Two bills aim to strengthen animal cruelty laws in Nebraska
Adding terminology and closing a gap in penalties
LINCOLN, Neb. (KLKN) — Judges in Nebraska are put in a hard spot when it comes to enforcing an ownership restriction for people convicted of animal cruelty, depending on the class of the felony.
LB 829 would allow judges to enforce a 15-year ownership restriction for anyone convicted of felony animal cruelty.
Let’s break it down.
Currently, if you are charged with class 4 animal abuse, you are prohibited from owning another animal for up to 15 years.
Class 4 felonies “are typically our cases involving animal starvation or things of that nature,” said Patrick McGee, a deputy Douglas County attorney.
But the higher felony charge of class 3A currently does not have any restrictions on owning an animal.
Class 3A felony charges are for those “who use weapons to intentionally and maliciously harm animals and mutilate them,” McGee said.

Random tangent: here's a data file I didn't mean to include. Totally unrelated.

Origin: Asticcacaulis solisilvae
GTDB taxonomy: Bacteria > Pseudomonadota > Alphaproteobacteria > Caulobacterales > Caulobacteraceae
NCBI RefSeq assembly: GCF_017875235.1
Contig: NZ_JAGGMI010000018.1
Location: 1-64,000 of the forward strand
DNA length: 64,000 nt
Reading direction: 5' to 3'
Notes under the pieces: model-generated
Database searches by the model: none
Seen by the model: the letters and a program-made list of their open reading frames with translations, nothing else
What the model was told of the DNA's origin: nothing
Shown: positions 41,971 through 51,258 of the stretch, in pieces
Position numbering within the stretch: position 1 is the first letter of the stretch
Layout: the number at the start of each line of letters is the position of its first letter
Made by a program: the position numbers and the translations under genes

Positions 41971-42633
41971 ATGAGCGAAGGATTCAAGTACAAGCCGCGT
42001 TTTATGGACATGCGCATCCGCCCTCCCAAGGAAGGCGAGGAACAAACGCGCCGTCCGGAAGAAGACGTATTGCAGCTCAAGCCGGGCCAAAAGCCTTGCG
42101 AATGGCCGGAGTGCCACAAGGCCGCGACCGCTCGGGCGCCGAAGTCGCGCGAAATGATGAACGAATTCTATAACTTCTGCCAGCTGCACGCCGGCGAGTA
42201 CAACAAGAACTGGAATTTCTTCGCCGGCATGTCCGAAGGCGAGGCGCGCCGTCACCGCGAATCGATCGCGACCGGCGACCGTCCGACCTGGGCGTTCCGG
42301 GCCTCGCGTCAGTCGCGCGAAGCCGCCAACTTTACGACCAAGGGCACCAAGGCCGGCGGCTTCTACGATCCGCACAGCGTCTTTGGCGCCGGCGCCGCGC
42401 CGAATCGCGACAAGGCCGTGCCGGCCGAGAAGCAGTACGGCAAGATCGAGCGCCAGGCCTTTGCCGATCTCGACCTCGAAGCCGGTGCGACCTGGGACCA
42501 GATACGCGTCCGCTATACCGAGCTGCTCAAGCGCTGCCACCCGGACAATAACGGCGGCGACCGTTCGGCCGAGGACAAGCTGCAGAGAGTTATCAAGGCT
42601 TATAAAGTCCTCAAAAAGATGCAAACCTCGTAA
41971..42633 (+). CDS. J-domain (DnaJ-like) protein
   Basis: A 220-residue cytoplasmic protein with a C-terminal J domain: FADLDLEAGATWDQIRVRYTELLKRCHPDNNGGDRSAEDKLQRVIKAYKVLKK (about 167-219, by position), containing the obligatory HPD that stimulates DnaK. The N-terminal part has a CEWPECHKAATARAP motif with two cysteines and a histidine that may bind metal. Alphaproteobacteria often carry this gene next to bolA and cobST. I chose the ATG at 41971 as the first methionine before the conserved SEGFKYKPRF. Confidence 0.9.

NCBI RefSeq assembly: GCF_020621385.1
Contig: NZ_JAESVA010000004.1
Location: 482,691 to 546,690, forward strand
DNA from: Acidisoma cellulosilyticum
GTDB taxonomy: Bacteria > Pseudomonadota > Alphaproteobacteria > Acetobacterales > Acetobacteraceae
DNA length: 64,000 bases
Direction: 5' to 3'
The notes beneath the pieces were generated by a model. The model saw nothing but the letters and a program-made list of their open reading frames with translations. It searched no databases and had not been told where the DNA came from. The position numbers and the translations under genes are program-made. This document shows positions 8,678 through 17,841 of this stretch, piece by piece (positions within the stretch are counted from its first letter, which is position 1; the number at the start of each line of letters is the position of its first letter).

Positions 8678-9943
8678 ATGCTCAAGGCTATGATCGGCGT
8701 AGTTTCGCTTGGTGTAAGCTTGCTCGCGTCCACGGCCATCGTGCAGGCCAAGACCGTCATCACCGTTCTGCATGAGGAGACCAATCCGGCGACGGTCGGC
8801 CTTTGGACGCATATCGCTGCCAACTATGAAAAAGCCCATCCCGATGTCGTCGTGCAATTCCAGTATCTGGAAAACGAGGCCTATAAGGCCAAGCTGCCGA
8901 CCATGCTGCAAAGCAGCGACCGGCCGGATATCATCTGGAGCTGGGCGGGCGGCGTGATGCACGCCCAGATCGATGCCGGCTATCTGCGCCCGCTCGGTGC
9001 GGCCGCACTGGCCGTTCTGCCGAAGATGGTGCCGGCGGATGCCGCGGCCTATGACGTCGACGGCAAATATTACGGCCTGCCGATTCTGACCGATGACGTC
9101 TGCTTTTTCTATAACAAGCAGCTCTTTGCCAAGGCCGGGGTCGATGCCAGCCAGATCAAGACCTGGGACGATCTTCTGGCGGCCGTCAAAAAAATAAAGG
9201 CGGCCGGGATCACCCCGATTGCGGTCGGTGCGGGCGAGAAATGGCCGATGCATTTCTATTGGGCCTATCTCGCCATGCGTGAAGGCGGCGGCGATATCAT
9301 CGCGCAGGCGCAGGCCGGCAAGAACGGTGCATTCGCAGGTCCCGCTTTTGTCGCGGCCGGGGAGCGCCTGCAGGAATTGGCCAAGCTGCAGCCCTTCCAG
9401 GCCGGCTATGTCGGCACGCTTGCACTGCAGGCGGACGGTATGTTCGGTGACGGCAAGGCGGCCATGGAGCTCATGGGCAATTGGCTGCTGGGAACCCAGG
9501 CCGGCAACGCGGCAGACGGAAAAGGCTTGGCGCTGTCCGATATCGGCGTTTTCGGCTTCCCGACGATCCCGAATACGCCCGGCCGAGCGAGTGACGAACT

The class 3A felony charge also includes those found guilty of holding cockfights and dogfights.
The Humane Society noticed this gap in the law and brought it up to Sen. Wendy DeBoer.
“When folks have a history of just really bad animal cruelty cases, we want to make sure that they have kind of gotten past that or that they are not going to do that again before we give them animals again,” DeBoer said. “We want to make sure that we are protecting the animals in Nebraska.”
Another bill works in conjunction LB 829, as it expands the definition of animal cruelty to include striking, hitting or kicking an animal.
The idea came after a video of a man kicking his dog in Lincoln went viral.
“I would like to have an amendment to ‘strike no justifiable purpose,’ as it was not my wish that there are any unintended consequences with the phrase that could be so open to interpretation,” Sen. Anna Wishart said. “There may be instances where someone needs to physically restrain an animal for their own safety or the safety of others. I brought LB851 for my four-legged constituents. I am a huge dog lover myself.”
Nancy Hintz, president and CEO of the Nebraska Humane Society, said, “These laws are very important because what they can do is they protect innocent victims who can’t speak for themselves, and that’s the animals in our community.”